According to Thomas Wilson*, when the House went into committee on 8 May to consider the bill to repeal the hostile laws, Doddridge and Bacon were nominated for the chair, but it was ‘reclaimed by the populars, it being secretly alleged amongst them that their hands were in penning the bill’.70 Doddridge was among those ordered on 11 June to prepare for a conference with the Lords on the bill.71 He spoke in the debate concerning Nicholas Fuller’s proposal concerning defence witnesses in border trials on 5 June, arguing for a ‘mean course’, proposing that ‘such witnesses, as the jury shall think, upon their oaths, to be competent and fit’ should be admitted.72 The following day he carried the bill to enable Salisbury to exchange Theobalds for various Crown properties up to the Lords.73 On 25 June he resigned the solicitorship in favour of Bacon, and on resuming the coif was appointed a king’s serjeant. A week later he attended the committee for continuance of the Marian statute against unlawful assemblies, which he supported. He moved for the question to be put and was one of those who unsuccessfully argued that in the division those who opposed the measure should ‘draw themselves to the nether end of the room’.74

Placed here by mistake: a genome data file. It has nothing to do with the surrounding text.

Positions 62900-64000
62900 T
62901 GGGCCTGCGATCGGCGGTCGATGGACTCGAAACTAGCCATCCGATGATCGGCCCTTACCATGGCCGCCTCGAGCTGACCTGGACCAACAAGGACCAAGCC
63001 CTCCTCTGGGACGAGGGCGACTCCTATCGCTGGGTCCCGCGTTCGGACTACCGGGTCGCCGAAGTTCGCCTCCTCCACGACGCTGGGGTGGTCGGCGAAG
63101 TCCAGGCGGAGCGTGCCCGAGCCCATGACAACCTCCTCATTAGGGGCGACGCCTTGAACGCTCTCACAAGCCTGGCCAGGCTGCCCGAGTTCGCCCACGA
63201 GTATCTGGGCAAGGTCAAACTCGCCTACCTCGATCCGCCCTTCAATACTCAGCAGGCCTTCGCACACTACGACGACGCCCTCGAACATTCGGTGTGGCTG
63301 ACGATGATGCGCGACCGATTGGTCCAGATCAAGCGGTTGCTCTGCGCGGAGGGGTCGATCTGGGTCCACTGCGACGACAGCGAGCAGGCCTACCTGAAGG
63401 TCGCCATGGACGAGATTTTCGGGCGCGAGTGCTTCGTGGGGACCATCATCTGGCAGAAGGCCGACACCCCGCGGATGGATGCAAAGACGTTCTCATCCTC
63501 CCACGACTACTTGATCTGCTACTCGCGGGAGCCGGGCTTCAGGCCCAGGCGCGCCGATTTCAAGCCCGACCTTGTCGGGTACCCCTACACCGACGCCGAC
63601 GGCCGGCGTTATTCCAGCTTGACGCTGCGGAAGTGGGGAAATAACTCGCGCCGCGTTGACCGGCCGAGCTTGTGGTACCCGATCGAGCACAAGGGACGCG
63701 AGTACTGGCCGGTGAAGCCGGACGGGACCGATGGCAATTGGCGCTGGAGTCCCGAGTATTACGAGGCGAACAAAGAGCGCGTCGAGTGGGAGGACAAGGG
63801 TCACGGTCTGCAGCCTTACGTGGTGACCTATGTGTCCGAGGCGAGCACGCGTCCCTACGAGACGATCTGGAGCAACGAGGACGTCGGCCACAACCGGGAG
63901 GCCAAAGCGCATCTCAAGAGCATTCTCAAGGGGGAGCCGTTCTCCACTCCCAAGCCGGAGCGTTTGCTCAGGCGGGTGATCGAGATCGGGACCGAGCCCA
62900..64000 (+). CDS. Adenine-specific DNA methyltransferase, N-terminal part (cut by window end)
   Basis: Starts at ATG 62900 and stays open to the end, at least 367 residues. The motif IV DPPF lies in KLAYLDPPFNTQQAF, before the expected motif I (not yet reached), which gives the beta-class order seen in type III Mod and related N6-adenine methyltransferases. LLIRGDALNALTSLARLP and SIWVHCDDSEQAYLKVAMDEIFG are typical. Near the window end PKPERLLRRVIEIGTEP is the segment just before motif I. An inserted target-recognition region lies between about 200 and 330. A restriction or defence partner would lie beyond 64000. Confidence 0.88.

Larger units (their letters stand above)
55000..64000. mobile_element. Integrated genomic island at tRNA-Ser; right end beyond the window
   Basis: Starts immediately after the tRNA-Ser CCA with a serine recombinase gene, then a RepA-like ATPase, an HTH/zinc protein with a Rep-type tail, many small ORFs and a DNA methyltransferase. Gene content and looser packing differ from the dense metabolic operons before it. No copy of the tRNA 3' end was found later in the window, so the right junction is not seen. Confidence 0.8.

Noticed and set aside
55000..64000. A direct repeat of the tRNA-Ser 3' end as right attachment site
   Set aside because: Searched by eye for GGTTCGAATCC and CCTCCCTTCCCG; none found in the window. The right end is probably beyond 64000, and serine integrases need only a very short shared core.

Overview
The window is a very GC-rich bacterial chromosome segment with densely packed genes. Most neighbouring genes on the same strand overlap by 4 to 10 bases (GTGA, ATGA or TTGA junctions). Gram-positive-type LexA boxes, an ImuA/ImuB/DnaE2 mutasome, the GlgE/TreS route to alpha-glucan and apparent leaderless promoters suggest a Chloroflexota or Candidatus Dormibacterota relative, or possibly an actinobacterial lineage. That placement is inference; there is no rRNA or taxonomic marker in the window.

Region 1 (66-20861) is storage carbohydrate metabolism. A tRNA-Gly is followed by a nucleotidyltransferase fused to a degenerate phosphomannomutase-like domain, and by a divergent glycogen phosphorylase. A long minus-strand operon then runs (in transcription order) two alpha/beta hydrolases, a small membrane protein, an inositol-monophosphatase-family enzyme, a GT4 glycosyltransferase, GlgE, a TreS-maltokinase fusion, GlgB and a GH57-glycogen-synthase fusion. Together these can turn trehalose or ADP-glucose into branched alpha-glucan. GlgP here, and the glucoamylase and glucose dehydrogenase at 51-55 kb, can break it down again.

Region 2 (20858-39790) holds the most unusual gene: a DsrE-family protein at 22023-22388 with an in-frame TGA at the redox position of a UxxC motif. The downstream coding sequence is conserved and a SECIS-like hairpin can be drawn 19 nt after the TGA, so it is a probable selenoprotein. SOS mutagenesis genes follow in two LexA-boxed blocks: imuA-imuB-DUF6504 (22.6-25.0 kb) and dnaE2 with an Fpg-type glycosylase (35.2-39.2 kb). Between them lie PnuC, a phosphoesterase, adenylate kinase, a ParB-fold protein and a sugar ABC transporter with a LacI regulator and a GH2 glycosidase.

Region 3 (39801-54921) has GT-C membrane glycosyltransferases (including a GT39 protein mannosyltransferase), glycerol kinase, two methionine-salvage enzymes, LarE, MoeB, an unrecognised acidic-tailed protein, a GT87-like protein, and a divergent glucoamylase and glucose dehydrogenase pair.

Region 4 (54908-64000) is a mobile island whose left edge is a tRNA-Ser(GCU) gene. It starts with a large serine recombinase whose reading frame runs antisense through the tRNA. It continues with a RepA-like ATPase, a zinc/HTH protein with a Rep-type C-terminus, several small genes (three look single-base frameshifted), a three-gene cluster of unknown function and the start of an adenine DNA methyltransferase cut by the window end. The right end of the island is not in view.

In the autumn of 1608 Sir Edward Coke* and Sir Henry Hobart* unsuccessfully recommended Doddridge to Salisbury as most suitable for the attorneyship of the Court of Wards and the most likely to appreciate the appointment ‘in respect he loves so well his ease and lives chiefly about London’.75 However, he lost out to Sir James Ley*, and consequently was still king’s serjeant when Parliament resumed in 1610. The first of his 14 committee appointments was to report from the supply conference of 15 Feb., at which Salisbury first sketched out the Great Contract, although in the event the duty was performed by others.76 On 27 Feb. he was named to prepare for a conference with the Lords on the absolutist statements made by Dr. Cowell’s law dictionary the Interpreter, and on 2 Mar. it was resolved that he and the other Crown lawyers were ‘to be employed’ in the matter.77 On 4 May he spoke in favour of the bill to encourage the use of sea-sand as fertilizer in Devon and Cornwall.78 He also spoke in support of the king’s message on supply when it was debated on 14 June, pleading ‘a present and urgent necessity’.79